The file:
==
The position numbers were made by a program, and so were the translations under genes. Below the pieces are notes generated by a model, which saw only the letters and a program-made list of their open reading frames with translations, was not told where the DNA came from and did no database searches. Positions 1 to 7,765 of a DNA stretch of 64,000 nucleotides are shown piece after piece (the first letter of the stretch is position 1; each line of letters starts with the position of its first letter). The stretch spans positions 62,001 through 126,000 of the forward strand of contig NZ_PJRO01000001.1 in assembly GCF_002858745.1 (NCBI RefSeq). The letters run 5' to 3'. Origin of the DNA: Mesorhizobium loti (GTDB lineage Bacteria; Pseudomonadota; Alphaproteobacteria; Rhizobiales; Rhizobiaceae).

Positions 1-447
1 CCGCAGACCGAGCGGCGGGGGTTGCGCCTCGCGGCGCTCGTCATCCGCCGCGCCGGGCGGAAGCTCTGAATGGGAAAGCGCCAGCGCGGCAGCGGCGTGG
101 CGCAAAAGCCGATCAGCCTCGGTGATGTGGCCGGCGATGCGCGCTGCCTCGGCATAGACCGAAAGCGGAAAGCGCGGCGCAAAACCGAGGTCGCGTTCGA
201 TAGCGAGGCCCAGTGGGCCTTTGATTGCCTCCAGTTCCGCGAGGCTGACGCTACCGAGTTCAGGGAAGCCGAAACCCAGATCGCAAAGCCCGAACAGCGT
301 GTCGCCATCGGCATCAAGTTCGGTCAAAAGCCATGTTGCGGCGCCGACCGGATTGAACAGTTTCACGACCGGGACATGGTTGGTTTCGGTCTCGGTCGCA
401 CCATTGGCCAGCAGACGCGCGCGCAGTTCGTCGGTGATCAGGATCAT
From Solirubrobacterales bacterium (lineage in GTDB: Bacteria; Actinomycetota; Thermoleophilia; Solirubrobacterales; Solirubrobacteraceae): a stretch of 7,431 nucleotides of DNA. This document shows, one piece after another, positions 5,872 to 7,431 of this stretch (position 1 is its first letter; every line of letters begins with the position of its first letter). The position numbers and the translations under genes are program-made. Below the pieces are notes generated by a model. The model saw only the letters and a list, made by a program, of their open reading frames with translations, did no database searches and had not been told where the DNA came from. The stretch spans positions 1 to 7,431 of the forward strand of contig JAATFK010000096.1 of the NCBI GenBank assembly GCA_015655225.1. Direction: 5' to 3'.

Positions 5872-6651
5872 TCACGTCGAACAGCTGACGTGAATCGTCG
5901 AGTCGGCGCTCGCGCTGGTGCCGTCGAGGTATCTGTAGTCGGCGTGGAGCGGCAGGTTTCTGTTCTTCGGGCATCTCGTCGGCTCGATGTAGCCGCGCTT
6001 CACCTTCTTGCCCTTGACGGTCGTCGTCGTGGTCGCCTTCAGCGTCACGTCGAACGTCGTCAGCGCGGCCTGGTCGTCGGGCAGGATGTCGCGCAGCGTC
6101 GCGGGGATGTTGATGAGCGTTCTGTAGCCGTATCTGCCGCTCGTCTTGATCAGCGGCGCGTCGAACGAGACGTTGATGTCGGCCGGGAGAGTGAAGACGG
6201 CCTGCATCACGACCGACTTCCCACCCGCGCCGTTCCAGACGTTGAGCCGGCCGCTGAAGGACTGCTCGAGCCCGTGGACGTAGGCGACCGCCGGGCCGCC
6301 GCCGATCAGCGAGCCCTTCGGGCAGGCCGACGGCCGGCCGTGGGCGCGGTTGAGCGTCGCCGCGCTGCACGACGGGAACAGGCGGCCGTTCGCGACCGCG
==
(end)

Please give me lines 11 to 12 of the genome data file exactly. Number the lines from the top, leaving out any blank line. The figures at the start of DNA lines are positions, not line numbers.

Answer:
5901 AGTCGGCGCTCGCGCTGGTGCCGTCGAGGTATCTGTAGTCGGCGTGGAGCGGCAGGTTTCTGTTCTTCGGGCATCTCGTCGGCTCGATGTAGCCGCGCTT
6001 CACCTTCTTGCCCTTGACGGTCGTCGTCGTGGTCGCCTTCAGCGTCACGTCGAACGTCGTCAGCGCGGCCTGGTCGTCGGGCAGGATGTCGCGCAGCGTC